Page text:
All Those Federal Funds: Why the New Orleans Recovery is Slow

09/21/2008 05:12 am ET | Updated May 25, 2011

For commenters to my posts on New Orleans who keep asking a variant of "why, with all the federal billions sent down there, is the city's recovery so slow?", an authoritative answer is now available, thanks to this report in today's Times-Picayune.

Some highlights:

Researchers concluded that "enormous obstacles" blocked the recovery for homeowners, most of whom faced shortfalls to rebuild, and renters, who cannot find moderately priced places to rent.

In New Orleans, 81 percent of Road Home recipients received awards that did not cover the needed repairs to their homes. The average shortfall was $54,586

"Road Home" grants were based on pre-Katrina property values, so houses in poorer areas of town, like the lower 9th Ward, had greater disparities between Road Home grants and the cost of replacement. That's a nice touch. But there's more...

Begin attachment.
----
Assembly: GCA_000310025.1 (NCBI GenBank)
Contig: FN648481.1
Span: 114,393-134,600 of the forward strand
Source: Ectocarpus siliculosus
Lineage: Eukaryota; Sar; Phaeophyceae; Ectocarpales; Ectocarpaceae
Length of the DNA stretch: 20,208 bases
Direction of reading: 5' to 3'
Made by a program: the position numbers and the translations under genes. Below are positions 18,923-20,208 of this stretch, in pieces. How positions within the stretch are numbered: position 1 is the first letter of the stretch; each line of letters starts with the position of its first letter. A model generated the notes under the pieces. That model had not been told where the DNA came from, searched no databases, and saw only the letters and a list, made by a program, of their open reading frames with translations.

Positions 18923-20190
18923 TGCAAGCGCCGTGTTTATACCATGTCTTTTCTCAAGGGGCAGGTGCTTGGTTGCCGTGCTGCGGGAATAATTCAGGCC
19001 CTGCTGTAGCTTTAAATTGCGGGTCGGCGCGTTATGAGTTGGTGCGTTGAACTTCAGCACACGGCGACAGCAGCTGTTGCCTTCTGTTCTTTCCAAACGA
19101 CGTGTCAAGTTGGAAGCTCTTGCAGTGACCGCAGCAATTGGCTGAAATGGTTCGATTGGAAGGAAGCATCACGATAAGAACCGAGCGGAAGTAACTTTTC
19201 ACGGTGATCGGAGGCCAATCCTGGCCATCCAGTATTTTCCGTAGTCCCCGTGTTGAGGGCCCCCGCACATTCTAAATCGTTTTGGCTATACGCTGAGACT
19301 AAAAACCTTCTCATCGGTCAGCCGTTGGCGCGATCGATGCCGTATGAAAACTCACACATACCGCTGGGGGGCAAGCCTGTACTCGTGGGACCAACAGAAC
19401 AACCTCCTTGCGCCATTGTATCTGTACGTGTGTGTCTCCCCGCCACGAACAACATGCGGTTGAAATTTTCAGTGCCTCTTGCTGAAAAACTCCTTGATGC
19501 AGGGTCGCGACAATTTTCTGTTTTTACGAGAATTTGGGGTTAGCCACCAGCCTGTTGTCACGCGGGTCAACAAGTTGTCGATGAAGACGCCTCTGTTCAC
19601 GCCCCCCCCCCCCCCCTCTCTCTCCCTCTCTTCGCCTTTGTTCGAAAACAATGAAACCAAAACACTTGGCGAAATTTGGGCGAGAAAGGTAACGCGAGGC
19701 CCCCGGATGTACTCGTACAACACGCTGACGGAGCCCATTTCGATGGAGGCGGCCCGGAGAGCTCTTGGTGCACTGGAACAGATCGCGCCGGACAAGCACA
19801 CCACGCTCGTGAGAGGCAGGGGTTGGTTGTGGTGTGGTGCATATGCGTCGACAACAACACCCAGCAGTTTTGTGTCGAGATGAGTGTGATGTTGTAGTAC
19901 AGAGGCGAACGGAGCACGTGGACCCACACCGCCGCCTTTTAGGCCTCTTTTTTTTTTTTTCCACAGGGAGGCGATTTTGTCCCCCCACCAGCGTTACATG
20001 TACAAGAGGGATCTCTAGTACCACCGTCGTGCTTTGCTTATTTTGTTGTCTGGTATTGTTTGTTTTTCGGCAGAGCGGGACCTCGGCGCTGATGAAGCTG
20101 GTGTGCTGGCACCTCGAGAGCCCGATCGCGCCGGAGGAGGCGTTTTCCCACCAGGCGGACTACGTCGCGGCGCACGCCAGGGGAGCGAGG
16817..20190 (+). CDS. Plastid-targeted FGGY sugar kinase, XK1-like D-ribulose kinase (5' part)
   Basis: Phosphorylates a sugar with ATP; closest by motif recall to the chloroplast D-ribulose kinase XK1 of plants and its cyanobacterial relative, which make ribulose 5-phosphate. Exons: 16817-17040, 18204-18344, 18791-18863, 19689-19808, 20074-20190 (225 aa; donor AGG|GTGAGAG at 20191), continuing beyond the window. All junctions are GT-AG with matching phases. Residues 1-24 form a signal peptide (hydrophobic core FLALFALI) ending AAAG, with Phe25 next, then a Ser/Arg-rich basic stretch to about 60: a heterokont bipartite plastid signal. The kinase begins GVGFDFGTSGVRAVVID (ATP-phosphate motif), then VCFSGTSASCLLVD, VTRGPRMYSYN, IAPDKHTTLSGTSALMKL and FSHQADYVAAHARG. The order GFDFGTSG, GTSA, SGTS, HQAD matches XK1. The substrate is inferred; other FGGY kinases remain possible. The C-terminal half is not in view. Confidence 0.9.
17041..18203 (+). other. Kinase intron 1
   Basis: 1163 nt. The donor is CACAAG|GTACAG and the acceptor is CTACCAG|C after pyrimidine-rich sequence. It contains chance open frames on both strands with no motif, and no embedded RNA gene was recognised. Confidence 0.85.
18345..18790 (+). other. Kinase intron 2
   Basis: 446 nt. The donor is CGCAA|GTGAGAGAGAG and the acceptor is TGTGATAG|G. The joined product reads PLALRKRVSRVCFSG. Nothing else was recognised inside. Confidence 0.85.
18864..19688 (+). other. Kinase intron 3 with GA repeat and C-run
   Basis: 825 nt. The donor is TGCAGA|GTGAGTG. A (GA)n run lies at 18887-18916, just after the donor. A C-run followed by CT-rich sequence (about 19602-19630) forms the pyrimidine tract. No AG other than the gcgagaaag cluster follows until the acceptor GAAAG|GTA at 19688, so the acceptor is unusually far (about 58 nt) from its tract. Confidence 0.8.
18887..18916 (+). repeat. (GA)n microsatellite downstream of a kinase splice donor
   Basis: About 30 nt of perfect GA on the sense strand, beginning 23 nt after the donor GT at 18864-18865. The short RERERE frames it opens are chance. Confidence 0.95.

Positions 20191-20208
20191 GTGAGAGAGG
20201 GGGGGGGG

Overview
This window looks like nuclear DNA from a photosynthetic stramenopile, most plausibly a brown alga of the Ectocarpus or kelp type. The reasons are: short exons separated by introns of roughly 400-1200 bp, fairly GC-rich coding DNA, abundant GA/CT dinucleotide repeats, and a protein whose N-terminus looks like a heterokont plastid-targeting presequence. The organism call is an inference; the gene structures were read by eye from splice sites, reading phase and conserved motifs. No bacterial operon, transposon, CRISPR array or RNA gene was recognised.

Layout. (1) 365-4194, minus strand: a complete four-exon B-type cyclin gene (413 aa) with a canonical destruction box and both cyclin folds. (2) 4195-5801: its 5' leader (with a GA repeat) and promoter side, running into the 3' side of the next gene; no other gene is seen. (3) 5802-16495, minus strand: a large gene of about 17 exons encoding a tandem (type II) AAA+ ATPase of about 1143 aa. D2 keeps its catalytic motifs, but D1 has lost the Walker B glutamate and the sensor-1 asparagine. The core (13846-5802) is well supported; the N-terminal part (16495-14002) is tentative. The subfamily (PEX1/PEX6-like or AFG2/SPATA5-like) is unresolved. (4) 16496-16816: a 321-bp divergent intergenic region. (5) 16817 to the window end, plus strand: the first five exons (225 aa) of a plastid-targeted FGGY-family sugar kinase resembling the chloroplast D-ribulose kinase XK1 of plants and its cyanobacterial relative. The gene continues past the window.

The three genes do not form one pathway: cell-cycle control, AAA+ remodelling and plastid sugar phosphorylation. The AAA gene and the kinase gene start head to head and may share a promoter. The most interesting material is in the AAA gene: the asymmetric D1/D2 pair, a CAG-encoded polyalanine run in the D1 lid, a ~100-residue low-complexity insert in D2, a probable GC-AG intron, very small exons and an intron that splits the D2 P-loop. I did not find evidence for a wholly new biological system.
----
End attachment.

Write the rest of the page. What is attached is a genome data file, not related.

The program to help rebuild rental housing -- essential to the return of working-class families to the city -- is stuck in the preliminary stage, after almost three years. One key reason:

Because of federal requirements, it is a reimbursement program, so most landlords have to get private financing and then recoup their investment, a substantial hardship for those who are paying mortgages on their property without any rental income

Doesn't look like corruption, or Democratic state officials, or any of the other bogeymen usually cited by outsiders have much role in this slow-motion disaster. Looks like President Bush, who claimed victory yesterday at Jackson Barracks then skedaddled out of town, really didn't mean his promise three years ago at Jackson Square to do whatever was needed to help the city return, revive, and rebuild. Imagine that.